Situated in a wide, mountain-fringed valley on the north bank of the Kyichu River, LHASA (拉萨, lāsà; Ground of the Gods), at 3700m, is a sprawling modern Chinese city with a population of around 200,000. An important settlement for well over a thousand years, it was originally called Rasa, but was renamed by King Songtsen Gampo in the seventh century when he moved his capital here from the Yarlung Valley. Following the collapse of the Yarlung dynasty two centuries later, power dispersed among local chieftains, and the city lost its pre-eminence. It was not until the seventeenth century, with the installation of the Fifth Dalai Lama as ruler by the Mongolian emperor, Gushri Khan, that Lhasa once again became the seat of government. It continues now as the capital of the TAR, and while glorious sights from earlier times are spread throughout the area, it is this third period of growth, following the Chinese invasion, which has given the city its most obvious features – wide boulevards and concrete-and-glass blocks. Despite the passing of sixty years, Lhasa is still clearly a city under occupation, with armed soldiers standing sentry on street corners and rooftops, and constant patrols throughout the city.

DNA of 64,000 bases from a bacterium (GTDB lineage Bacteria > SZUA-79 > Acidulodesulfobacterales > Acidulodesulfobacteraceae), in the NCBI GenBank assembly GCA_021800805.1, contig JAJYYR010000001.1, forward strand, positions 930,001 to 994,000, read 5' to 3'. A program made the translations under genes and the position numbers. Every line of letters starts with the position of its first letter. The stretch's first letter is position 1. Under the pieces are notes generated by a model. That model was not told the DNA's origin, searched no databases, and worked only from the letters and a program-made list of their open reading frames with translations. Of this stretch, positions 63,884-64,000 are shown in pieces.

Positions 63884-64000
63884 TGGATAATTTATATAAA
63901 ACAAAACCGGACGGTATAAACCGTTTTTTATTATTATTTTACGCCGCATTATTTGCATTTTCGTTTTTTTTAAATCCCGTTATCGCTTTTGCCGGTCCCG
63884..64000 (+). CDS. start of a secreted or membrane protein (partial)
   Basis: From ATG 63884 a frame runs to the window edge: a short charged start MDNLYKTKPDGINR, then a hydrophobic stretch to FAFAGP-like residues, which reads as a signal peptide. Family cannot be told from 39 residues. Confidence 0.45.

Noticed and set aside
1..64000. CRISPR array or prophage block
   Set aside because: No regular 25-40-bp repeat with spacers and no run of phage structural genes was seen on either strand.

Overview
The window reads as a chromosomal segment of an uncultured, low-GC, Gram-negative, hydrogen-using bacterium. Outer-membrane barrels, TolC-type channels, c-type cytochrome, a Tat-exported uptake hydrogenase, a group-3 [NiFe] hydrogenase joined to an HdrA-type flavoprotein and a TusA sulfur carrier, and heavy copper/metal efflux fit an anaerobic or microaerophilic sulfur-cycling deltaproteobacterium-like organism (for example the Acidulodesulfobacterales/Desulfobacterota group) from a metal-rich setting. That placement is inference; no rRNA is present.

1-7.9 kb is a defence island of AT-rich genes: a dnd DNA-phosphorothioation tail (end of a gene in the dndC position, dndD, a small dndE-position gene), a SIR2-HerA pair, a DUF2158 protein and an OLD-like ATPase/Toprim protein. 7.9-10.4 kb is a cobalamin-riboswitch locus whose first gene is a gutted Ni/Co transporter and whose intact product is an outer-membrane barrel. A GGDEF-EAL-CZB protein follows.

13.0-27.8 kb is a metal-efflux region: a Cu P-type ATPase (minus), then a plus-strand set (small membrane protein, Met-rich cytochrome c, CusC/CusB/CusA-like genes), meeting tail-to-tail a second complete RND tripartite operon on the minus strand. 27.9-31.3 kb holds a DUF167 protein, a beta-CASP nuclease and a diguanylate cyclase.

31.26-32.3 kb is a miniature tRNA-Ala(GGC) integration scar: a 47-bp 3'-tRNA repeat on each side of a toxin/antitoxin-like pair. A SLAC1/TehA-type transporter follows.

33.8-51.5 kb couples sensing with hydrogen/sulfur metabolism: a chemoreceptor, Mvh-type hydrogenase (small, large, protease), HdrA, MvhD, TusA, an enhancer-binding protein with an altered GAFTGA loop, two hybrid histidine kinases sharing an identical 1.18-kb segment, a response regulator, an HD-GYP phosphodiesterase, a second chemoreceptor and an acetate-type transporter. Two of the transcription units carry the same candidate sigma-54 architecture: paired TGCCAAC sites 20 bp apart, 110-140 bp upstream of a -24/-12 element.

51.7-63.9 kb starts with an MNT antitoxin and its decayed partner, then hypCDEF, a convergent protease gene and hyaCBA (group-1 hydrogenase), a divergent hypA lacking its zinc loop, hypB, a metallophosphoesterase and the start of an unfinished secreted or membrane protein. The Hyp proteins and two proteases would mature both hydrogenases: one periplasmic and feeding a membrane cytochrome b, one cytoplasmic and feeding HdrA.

There are plenty of sights in and around Lhasa to keep most visitors occupied for at least a week (even if most tours cram them into a few days): the Potala, Jokhang and the Barkhor district are not to be missed, and at least one trip to an outlying monastery is a must. It’s also worth taking time to see some of the smaller, less showy temples and simply to absorb the atmosphere of the “Forbidden City”, which large numbers of explorers died in vain efforts to reach just over a hundred years ago.
Offering tourists better facilities, with more choice of accommodation, restaurants and shopping than anywhere else in Tibet, Lhasa makes for a relatively pain-free introduction to the region. But, whatever its comforts, the city is just one face of Tibet – 88 percent of the population lives in the countryside.Read More
The Potala Palace
The Potala Palace